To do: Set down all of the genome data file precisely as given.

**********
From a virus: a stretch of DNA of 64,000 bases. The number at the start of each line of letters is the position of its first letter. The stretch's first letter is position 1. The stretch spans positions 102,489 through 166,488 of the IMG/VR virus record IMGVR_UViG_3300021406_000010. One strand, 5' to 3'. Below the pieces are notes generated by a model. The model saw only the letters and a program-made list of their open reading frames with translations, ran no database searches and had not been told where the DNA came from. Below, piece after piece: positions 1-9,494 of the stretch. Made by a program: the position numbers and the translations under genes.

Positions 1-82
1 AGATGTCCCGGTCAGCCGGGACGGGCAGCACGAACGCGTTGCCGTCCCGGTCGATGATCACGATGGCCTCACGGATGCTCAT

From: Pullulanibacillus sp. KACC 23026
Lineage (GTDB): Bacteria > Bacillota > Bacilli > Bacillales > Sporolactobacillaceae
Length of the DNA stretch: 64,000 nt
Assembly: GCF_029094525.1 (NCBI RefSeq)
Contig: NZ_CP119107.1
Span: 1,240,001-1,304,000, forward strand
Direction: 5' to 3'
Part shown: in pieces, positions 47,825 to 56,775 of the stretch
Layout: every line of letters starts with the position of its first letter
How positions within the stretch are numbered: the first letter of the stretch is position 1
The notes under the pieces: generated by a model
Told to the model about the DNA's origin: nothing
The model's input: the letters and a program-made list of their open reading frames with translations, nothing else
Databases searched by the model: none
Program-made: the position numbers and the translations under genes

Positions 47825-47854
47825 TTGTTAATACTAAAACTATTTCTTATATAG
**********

From a virus: a stretch of DNA of 64,000 bases. The number at the start of each line of letters is the position of its first letter. The stretch's first letter is position 1. The stretch spans positions 102,489 through 166,488 of the IMG/VR virus record IMGVR_UViG_3300021406_000010. One strand, 5' to 3'. Below the pieces are notes generated by a model. The model saw only the letters and a program-made list of their open reading frames with translations, ran no database searches and had not been told where the DNA came from. Below, piece after piece: positions 1-9,494 of the stretch. Made by a program: the position numbers and the translations under genes.

Positions 1-82
1 AGATGTCCCGGTCAGCCGGGACGGGCAGCACGAACGCGTTGCCGTCCCGGTCGATGATCACGATGGCCTCACGGATGCTCAT

From: Pullulanibacillus sp. KACC 23026
Lineage (GTDB): Bacteria > Bacillota > Bacilli > Bacillales > Sporolactobacillaceae
Length of the DNA stretch: 64,000 nt
Assembly: GCF_029094525.1 (NCBI RefSeq)
Contig: NZ_CP119107.1
Span: 1,240,001-1,304,000, forward strand
Direction: 5' to 3'
Part shown: in pieces, positions 47,825 to 56,775 of the stretch
Layout: every line of letters starts with the position of its first letter
How positions within the stretch are numbered: the first letter of the stretch is position 1
The notes under the pieces: generated by a model
Told to the model about the DNA's origin: nothing
The model's input: the letters and a program-made list of their open reading frames with translations, nothing else
Databases searched by the model: none
Program-made: the position numbers and the translations under genes

Positions 47825-47854
47825 TTGTTAATACTAAAACTATTTCTTATATAG